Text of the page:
A personal account of what is a too-common story for many across this vast country of ours—how my childhood home became FILLED WITH STUFF! Not just ordinary stuff—like my 4th grade math homework—but the stuff that makes The Museum of Mom and Dad…
Almost 60 years ago, a pack rat married a hoarder, and together they became collectors — and eventually dealers, in order to feed their habits. They hunted at flea markets, yard sales, thrift stores, and church sales . . . the dustier the better. Over the course of 25 years in business, they found some rarities: an 18th century pornographic watch, an original King Kong movie poster, a Strangl Art Deco punch bowl. We had a temporary thrill when what looked to be a real Jackson Pollock was discovered in the basement; upon appraisal, it turned out to be an incredibly well-done reproduction—a collectible in its own right (the real thing hangs in the Whitney).
The business of collecting and selling advertising items and collectibles — what they referred to as “funky junky” — was really an excuse to enlarge their personal collections (stamps, coins, postcards, pocket watches, belt buckles, carved ivories, hats, just to name a few), and a means of selling off our childhood (I still miss my talking Casper doll, and my brother bemoans the loss of his Silver Surfer #1 comic). Their customers included senators, statesmen, Hollywood stars, antiquarians, collectophiles, memorabiliacs, and maybe even a few curators.
The wares from the antique business have now commingled with our family’s treasures to create a bizarre exhibition, with no goals, objectives or intention, but fascinating nonetheless. A player piano is buried under Indian baskets, the piano rolls include “Rhapsody in Blue,” cut by Gershwin himself. Old 78 albums are filed behind the soda fountain syrup dispensers, before you get to the library stacks of juvenile series books (e.g. Tom Swift and Nancy Drew). Postcards mounted on display boards are piled with care in the den, next to the box of Grandma Sadie’s beautiful hand-crocheted and embroidered tablecloths, in front of the mid-century sideboard full of original childhood refrigerator art (by budding Pollacks) and science projects (Einstein has nothing to worry about). In the corner are items destined for the local history museum, for which my father served as board chairman. Oh, and then there are Mom’s costuming supplies, which explode in every direction.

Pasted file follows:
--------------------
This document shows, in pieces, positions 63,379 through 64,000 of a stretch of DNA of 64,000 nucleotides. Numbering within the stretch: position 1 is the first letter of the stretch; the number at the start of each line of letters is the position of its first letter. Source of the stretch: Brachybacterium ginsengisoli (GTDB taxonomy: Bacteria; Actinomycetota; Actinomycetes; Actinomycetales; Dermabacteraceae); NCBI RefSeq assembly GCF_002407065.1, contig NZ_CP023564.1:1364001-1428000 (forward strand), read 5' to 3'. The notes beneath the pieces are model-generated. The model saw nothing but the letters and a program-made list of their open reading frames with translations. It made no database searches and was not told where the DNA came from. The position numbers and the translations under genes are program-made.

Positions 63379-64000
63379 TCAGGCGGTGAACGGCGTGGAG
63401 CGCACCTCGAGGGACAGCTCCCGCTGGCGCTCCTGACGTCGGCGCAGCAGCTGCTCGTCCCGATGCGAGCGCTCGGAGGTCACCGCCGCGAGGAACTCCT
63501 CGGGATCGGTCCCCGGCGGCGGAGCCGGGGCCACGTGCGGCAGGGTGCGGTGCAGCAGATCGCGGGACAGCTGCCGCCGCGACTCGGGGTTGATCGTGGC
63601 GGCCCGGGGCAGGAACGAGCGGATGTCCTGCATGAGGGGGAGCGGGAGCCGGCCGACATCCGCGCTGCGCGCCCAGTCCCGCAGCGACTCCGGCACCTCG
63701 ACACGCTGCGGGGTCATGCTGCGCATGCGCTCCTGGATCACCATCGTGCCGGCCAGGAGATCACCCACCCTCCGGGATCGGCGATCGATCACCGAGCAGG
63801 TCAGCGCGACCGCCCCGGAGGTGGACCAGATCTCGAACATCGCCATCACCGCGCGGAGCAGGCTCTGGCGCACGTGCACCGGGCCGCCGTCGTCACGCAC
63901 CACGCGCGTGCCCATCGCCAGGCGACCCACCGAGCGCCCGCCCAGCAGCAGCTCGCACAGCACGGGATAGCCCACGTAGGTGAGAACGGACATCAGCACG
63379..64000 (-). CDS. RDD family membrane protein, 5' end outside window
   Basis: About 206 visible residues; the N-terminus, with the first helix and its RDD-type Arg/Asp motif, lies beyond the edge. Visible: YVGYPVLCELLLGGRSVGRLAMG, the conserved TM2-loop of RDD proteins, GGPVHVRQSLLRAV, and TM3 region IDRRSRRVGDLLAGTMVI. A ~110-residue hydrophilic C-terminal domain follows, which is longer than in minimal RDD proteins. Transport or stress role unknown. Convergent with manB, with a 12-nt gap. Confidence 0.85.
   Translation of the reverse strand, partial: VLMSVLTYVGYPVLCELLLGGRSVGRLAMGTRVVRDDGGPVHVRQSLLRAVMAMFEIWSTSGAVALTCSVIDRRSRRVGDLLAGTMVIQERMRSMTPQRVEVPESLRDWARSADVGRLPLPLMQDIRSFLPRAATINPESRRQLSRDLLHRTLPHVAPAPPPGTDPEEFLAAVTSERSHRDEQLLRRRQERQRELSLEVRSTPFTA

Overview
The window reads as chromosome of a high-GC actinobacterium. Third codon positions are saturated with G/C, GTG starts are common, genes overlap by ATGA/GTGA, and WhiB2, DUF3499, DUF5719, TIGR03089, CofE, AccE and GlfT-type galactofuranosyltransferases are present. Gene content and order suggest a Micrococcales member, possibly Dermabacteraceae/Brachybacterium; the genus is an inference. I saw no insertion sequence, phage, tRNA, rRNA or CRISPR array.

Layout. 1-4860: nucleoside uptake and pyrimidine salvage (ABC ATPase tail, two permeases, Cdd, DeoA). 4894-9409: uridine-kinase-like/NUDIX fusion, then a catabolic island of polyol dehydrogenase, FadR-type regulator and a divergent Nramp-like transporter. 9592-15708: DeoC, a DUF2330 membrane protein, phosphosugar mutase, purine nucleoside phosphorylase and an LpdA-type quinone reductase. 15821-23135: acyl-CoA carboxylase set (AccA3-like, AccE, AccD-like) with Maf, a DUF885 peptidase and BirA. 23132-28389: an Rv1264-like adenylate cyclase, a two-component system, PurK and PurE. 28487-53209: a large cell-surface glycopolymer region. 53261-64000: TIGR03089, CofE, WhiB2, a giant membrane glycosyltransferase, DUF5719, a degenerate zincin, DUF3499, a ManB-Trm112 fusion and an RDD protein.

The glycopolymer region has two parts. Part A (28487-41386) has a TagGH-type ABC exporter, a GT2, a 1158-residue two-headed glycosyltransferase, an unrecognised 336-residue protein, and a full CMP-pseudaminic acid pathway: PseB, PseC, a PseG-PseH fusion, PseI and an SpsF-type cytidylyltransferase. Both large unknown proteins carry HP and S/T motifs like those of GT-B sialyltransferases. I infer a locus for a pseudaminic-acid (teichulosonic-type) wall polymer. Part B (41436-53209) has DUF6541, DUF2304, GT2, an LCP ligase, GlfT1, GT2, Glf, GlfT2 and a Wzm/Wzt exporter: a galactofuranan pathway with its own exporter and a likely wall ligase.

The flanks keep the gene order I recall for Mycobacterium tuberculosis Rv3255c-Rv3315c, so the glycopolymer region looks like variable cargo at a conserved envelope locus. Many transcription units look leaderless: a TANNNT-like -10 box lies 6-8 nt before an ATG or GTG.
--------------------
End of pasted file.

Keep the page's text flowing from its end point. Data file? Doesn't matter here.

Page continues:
As a recent museum studies graduate said, “It can be argued that without collectors we would have no museums. Collectors are not only the founders of their own institutions, but also the source of donations for many already-established museums”(Letowski, 2010). It’s thanks to people like Mom and Dad that many museums have objects of historical significance and charm, and curators have the unenviable task of saying “no thank you” to unsolicited donations that, while significant to the donor, do not qualify as important artifacts worthy of display—especially my homework sheets!
Many famous museums large and small started this way, though I don’t think the Gardner’s mid-century ranch-style house on Downing Drive can compete with the Isabella Stewart Gardner Museum, and sadly there is not enough of any one thing to start an institution of our own. So now we have begun the task of deaccessioning the Museum of Mom and Dad (that we kids refer to as the “Hall of Wonders”). My homework will be recycled, the collectibles will be sold at auction, we’ve agreed who gets the working 50’s pinball machine, the grandkids have adopted some vintage clothing, and the rest . . . anybody need an empty Moet champagne jeroboam or genuine pith helmet?
 Letowski, Jan T. (2010) museum-making: transitioning from private collection to public museum. Unpublished manuscript. Washington, DC: the George Washington University, the Marie C. Malaro Excellence in Research and Writing Award.